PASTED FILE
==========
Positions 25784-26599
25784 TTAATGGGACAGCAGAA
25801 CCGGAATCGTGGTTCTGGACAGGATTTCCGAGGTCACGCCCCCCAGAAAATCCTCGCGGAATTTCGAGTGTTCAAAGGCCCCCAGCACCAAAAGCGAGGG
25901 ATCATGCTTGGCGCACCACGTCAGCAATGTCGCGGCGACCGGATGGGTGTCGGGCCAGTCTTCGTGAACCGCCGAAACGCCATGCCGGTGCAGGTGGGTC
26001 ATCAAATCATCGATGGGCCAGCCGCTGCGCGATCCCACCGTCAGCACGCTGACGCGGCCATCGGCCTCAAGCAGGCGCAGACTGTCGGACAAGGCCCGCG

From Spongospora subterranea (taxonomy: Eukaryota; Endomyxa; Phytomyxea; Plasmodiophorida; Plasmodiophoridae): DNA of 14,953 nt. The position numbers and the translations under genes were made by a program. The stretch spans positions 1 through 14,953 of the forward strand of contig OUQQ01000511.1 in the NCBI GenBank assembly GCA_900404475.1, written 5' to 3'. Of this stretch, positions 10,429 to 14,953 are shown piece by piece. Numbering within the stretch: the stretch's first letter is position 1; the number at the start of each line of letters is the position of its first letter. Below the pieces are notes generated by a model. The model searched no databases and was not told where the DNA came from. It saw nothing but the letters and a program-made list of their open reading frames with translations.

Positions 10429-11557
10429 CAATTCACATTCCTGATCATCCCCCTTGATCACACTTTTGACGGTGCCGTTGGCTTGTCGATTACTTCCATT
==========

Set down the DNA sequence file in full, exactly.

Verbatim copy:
Positions 25784-26599
25784 TTAATGGGACAGCAGAA
25801 CCGGAATCGTGGTTCTGGACAGGATTTCCGAGGTCACGCCCCCCAGAAAATCCTCGCGGAATTTCGAGTGTTCAAAGGCCCCCAGCACCAAAAGCGAGGG
25901 ATCATGCTTGGCGCACCACGTCAGCAATGTCGCGGCGACCGGATGGGTGTCGGGCCAGTCTTCGTGAACCGCCGAAACGCCATGCCGGTGCAGGTGGGTC
26001 ATCAAATCATCGATGGGCCAGCCGCTGCGCGATCCCACCGTCAGCACGCTGACGCGGCCATCGGCCTCAAGCAGGCGCAGACTGTCGGACAAGGCCCGCG

From Spongospora subterranea (taxonomy: Eukaryota; Endomyxa; Phytomyxea; Plasmodiophorida; Plasmodiophoridae): DNA of 14,953 nt. The position numbers and the translations under genes were made by a program. The stretch spans positions 1 through 14,953 of the forward strand of contig OUQQ01000511.1 in the NCBI GenBank assembly GCA_900404475.1, written 5' to 3'. Of this stretch, positions 10,429 to 14,953 are shown piece by piece. Numbering within the stretch: the stretch's first letter is position 1; the number at the start of each line of letters is the position of its first letter. Below the pieces are notes generated by a model. The model searched no databases and was not told where the DNA came from. It saw nothing but the letters and a program-made list of their open reading frames with translations.

Positions 10429-11557
10429 CAATTCACATTCCTGATCATCCCCCTTGATCACACTTTTGACGGTGCCGTTGGCTTGTCGATTACTTCCATT